In step 2102, media biomarker data are obtained. The media biomarker data include one or more media biomarkers (e.g., diagnostic media biomarkers). Each media biomarker may include data identifying a media consumption signature and a health state (or health condition) associated with the media consumption signature. In some embodiments, a media biomarker may include data indicating a strength of an association (e.g., correlation) between the media consumption signature and the health state. Techniques for generating or otherwise obtaining media biomarkers are described above. In some embodiments, the media biomarker data are provided by a research tool. Some embodiments of media consumption signatures are described above.

In step 2104, media consumption data are obtained. The media consumption data may correspond to media consumption of a population. In some embodiments, the population corresponding to the media consumption data is the same population whose media consumption data and health data were used to generate the media biomarker data. In some embodiments, those two populations differ. Either population may consist of a single person, or may comprise two or more people (e.g., people who have one or more characteristics in common). In cases where the population consists of a single user, the media consumption data and the analysis thereof is personalized to the user.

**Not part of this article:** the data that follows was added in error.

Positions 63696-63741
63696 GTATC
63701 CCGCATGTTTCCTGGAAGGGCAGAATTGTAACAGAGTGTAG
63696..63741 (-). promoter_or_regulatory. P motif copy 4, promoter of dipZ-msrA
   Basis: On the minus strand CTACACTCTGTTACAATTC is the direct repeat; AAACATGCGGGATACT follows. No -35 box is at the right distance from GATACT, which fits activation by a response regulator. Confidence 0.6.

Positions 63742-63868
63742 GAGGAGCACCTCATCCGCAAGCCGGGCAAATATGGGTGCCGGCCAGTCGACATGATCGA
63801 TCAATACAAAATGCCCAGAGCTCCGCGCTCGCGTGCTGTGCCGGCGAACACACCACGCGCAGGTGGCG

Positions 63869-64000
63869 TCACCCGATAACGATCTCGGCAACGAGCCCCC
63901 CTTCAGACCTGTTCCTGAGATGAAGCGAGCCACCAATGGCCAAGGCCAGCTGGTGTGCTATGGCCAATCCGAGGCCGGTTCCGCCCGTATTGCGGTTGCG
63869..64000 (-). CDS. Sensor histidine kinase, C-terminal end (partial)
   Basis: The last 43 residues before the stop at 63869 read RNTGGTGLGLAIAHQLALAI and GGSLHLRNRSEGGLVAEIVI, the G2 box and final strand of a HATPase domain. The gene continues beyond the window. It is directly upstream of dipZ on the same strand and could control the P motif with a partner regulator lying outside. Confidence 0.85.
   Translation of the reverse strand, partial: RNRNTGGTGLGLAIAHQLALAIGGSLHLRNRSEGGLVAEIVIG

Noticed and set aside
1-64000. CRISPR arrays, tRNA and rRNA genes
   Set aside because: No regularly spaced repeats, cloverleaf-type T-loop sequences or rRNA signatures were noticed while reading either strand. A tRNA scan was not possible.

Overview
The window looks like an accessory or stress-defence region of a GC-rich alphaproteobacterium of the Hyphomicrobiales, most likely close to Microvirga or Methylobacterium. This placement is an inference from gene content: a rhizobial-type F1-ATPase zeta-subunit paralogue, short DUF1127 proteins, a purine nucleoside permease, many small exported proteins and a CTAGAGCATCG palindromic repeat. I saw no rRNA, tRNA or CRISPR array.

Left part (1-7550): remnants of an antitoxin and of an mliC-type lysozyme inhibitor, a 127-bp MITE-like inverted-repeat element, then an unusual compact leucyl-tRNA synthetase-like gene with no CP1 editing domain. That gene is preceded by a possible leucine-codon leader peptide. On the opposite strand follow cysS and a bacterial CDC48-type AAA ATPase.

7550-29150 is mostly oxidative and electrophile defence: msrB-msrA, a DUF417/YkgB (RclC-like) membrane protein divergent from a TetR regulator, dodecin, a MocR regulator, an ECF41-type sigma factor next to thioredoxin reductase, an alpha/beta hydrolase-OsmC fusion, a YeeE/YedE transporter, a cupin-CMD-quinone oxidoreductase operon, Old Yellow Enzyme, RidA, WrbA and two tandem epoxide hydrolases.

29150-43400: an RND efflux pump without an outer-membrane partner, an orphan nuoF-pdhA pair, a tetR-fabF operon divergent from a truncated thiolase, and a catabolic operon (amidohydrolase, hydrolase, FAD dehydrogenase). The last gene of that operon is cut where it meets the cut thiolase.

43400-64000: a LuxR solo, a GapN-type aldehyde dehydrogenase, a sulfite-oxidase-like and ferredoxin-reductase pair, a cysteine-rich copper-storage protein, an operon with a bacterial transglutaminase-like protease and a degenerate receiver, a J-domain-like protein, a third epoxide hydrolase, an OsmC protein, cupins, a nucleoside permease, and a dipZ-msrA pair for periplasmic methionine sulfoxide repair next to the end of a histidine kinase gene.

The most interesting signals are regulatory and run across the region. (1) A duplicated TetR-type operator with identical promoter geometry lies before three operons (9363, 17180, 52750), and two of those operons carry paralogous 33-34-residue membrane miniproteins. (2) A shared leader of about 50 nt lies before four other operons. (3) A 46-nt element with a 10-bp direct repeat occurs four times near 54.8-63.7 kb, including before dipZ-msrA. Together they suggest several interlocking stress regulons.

In step 2106, a determination is made as to whether the signature of a media biomarker matches the media consumption data of the population. Techniques for determining whether a media consumption signature matches a set of media consumption data are described above.

In step 2108, a diagnosis is made. The population may be diagnosed with the health condition associated with the media biomarker based, at least in part, on a determination that the biomarker's signature matches the population's media consumption data. In some embodiments, the diagnosis is also based on other data, including but not limited to the population's health data and/or results of medical tests administered to members of the population,